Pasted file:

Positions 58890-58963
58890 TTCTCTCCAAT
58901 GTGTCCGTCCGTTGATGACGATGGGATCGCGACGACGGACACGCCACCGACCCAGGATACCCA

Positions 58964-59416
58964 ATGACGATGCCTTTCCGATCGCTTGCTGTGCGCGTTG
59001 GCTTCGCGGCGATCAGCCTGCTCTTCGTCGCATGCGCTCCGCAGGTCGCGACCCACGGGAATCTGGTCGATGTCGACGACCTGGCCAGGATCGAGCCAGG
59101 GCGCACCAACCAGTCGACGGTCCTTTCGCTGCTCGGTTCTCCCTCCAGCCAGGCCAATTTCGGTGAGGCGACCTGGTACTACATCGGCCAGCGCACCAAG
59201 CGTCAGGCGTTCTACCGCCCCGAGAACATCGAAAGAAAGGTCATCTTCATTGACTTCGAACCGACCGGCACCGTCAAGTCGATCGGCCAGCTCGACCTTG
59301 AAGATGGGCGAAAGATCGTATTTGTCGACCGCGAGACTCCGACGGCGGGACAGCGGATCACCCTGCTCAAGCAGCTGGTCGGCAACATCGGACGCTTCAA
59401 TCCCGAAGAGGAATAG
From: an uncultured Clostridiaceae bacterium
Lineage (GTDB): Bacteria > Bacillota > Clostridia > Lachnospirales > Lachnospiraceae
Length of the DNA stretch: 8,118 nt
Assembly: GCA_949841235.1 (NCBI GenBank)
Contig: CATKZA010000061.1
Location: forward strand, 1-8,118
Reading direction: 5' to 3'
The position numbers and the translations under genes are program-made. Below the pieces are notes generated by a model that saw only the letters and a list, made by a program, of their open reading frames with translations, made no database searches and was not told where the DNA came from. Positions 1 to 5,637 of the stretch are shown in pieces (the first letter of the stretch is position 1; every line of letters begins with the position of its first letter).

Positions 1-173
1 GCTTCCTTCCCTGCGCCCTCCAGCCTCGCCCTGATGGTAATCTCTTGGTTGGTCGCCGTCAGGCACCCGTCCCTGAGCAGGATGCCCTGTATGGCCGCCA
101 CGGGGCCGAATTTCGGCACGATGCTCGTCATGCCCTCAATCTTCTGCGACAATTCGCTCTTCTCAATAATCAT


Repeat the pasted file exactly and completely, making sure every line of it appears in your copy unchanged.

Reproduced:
Positions 58890-58963
58890 TTCTCTCCAAT
58901 GTGTCCGTCCGTTGATGACGATGGGATCGCGACGACGGACACGCCACCGACCCAGGATACCCA

Positions 58964-59416
58964 ATGACGATGCCTTTCCGATCGCTTGCTGTGCGCGTTG
59001 GCTTCGCGGCGATCAGCCTGCTCTTCGTCGCATGCGCTCCGCAGGTCGCGACCCACGGGAATCTGGTCGATGTCGACGACCTGGCCAGGATCGAGCCAGG
59101 GCGCACCAACCAGTCGACGGTCCTTTCGCTGCTCGGTTCTCCCTCCAGCCAGGCCAATTTCGGTGAGGCGACCTGGTACTACATCGGCCAGCGCACCAAG
59201 CGTCAGGCGTTCTACCGCCCCGAGAACATCGAAAGAAAGGTCATCTTCATTGACTTCGAACCGACCGGCACCGTCAAGTCGATCGGCCAGCTCGACCTTG
59301 AAGATGGGCGAAAGATCGTATTTGTCGACCGCGAGACTCCGACGGCGGGACAGCGGATCACCCTGCTCAAGCAGCTGGTCGGCAACATCGGACGCTTCAA
59401 TCCCGAAGAGGAATAG
From: an uncultured Clostridiaceae bacterium
Lineage (GTDB): Bacteria > Bacillota > Clostridia > Lachnospirales > Lachnospiraceae
Length of the DNA stretch: 8,118 nt
Assembly: GCA_949841235.1 (NCBI GenBank)
Contig: CATKZA010000061.1
Location: forward strand, 1-8,118
Reading direction: 5' to 3'
The position numbers and the translations under genes are program-made. Below the pieces are notes generated by a model that saw only the letters and a list, made by a program, of their open reading frames with translations, made no database searches and was not told where the DNA came from. Positions 1 to 5,637 of the stretch are shown in pieces (the first letter of the stretch is position 1; every line of letters begins with the position of its first letter).

Positions 1-173
1 GCTTCCTTCCCTGCGCCCTCCAGCCTCGCCCTGATGGTAATCTCTTGGTTGGTCGCCGTCAGGCACCCGTCCCTGAGCAGGATGCCCTGTATGGCCGCCA
101 CGGGGCCGAATTTCGGCACGATGCTCGTCATGCCCTCAATCTTCTGCGACAATTCGCTCTTCTCAATAATCAT